Future_of_Magento

The Future of the Magento Ecosystem

The Magento community is thriving and wants to push forward fast. This presentation is about feelings and ideas that live within the community and that I’ve discussed with many at Meet Magento conferences and on IM chats in the past months. I presented this at the Magento Snowcamp in Austria in January and this week at Meet Magento in Spain. Let me know what you think in the comments!

madrid-city-hall

Free tickets to Meet Magento Spain

If you really need a break: next week is the first Meet Magento Spain in Madrid! Two days packed with Magento items (check the schedule), lot’s of international/English sessions, a hackathon (those are fun!) and of course a big Spanish Fiesta! I will also have two presentations: on day 1 about Online Persuasion, on day 2 about The Future of the Magento Ecosystem.

Order your tickets with the code ‘xxxxxxxx‘ (EDIT: The event is sold out!) and you’ll get a free ticket (€90 discount), only for the first 10 people! Don’t forget to book the hotel and your flight though ;).

Hope to see you there! Read more

Image by SimpleIllustrations

Checkout optimization 2/7: Layout

Image by SimpleIllustrationsCC by-nc-nd

This week I’ll be exploring the layout of the checkout process which is the second blog in this series. if you missed the first, checkout the Checkout Optimization Introduction post.

The way webpages are structured is of great importance to user experience. And on pages where getting to the end of a process like the checkout, it’s key to your shops succes. Here are some guidelines related to the layout and other visual elements on checkout pages.

Clear error messages

Make it crystal clear to your website visitors when they make a mistake and what can be done to fix the problem (without the use of technical jargon). The erroe message should be clear (high visual contrast) and placed near the error (and not only on top of the page). De notification should be clear and short.

W8q2u 300x150 Checkout optimization 2/7: Layout

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checkout optimization

Checkout optimization 1/7: Introduction

Deploying an e-commerce platform is no easy task. Creating a logical checkout process that doesn’t confuse your users might be an even more daunting task. Checkouts can be overly complex thus requiring great focus and dedication from the user to complete it. This of course hurts your conversion and your turnover. Following some easy guidelines can boost your conversions greatly.

In this series of 7 blog posts I’ll show you how you can make your e-commerce checkout process easier for the user and a lot more profitable for you as a shop owner. And it’s not just me making things up, it’s actually based on research ;).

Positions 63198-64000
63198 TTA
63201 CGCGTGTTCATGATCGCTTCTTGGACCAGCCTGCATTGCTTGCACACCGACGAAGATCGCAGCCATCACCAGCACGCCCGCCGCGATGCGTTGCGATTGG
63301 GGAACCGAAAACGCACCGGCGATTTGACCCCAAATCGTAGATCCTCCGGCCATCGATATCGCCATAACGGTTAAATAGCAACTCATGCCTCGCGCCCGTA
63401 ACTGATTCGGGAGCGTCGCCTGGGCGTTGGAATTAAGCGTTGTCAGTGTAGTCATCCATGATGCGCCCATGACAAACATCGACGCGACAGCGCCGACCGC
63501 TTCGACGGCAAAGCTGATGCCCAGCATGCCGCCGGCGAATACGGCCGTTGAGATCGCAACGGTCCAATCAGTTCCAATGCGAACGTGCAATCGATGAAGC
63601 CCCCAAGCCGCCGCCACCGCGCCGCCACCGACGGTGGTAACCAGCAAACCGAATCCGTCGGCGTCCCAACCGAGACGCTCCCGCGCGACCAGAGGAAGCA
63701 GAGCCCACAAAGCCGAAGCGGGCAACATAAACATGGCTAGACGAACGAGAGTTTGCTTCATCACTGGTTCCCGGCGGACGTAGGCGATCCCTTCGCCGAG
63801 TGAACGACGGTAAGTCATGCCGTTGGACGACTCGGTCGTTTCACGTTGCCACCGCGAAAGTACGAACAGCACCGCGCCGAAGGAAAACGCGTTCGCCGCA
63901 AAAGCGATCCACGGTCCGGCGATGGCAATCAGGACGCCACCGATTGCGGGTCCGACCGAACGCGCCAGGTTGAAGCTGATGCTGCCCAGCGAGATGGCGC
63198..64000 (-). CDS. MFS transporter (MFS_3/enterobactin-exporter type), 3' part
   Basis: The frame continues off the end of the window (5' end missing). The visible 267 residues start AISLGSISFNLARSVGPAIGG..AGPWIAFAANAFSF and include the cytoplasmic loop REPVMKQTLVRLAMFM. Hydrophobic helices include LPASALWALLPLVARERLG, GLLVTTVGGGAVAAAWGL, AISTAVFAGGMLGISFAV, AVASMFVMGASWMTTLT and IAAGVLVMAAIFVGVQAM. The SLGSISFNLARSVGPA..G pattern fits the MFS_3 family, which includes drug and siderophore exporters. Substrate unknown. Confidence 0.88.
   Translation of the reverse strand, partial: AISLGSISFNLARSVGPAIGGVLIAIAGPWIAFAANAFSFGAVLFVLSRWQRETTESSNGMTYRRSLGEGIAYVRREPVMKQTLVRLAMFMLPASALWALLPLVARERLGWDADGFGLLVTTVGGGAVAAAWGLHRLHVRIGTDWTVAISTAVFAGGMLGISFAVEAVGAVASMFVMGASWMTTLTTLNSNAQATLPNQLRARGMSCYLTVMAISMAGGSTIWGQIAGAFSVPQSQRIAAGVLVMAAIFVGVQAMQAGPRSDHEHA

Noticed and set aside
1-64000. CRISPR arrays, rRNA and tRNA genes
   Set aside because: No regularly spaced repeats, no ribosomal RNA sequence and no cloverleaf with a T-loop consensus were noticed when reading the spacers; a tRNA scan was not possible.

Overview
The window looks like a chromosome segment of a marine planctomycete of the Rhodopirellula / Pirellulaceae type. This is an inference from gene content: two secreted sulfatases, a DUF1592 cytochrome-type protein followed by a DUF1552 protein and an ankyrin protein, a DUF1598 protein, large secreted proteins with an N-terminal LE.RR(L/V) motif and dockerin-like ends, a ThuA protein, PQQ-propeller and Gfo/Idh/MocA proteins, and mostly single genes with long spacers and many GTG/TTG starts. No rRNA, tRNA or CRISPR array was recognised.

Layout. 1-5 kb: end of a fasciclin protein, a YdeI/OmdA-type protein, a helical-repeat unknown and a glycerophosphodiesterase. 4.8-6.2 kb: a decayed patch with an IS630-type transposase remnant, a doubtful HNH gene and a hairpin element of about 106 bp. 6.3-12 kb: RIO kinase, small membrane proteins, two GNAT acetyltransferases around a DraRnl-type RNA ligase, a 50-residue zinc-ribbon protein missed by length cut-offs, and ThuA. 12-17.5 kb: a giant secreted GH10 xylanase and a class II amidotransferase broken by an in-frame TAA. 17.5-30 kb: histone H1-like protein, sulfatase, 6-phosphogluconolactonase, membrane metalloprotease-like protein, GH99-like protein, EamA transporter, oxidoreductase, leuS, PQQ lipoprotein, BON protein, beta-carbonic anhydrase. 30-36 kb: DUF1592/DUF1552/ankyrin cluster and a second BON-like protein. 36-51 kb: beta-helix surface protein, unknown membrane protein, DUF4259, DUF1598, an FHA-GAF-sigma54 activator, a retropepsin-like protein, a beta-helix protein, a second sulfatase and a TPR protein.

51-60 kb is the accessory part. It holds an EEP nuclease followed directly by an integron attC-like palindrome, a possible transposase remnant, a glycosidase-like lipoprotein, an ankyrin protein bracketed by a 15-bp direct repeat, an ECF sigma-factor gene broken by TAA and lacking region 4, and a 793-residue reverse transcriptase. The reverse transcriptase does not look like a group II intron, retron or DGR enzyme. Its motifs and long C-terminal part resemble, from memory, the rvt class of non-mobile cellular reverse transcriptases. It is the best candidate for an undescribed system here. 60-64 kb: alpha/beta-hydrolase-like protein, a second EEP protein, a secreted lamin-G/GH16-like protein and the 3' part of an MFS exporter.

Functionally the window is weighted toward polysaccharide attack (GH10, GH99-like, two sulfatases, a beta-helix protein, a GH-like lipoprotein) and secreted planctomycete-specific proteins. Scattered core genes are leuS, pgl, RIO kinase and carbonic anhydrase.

Part 1/7: Series Introduction

Amazon com Shopping Cart 271x300 Checkout optimization 1/7: Introduction

Most shops don’t lack visitors and many have beautiful designs. Usability of the default home-, category-, product- and searchpages are on an acceptable level and you’ve applied many of the online persuasion tips to get people to buy your product or service. Users visit your product pages and many of them add your awesome items in their online shopping basket.

SCORE! Another day with lot’s of products sold and customers added to your CRM!

Or not (yet)…? Read more

magento-hackathon

Magento Hackathon

This weekend is the first #MageHackDay: the international Magento Hackathon. I’m currently sitting in Amsterdam at Byte Internet, one of the 22 offline locations for the 26 hour event.

For those who have no idea about a hackathon, let me try to explain…

After the Hackathon intoduction hangout: Everyone Ready? Set? Go!!!!

what Magento Hackathon

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review_picture

Embarassing fact: Magento 2.0 was announced 3 years ago today

At the Magento Developers Paradise in 2010, then CTO Yoav Kutner announced Magento 2.0. Later that year, Magento announced that we could expect a stable release somewhere in Q4 2011.

Today, 3 years after that first announcement, we haven’t even seen any sign of a beta release.

At the time, the developers already realised that Magento needed a major code overhaul to support the growth of its customers and to keep up with the fast growing e-commerce world. So instead of building upon the 1.0 codebase, they decided to start from scratch to have maximum flexibility and to make development much faster.

Oh, the irony.

In the fast-paced e-commerce world that’s, that’s (very) embarrassing. If eBay doesn’t get its act together, Magento customers will fall behind the competition and switch platforms.

The original announcement can be viewed on YouTube.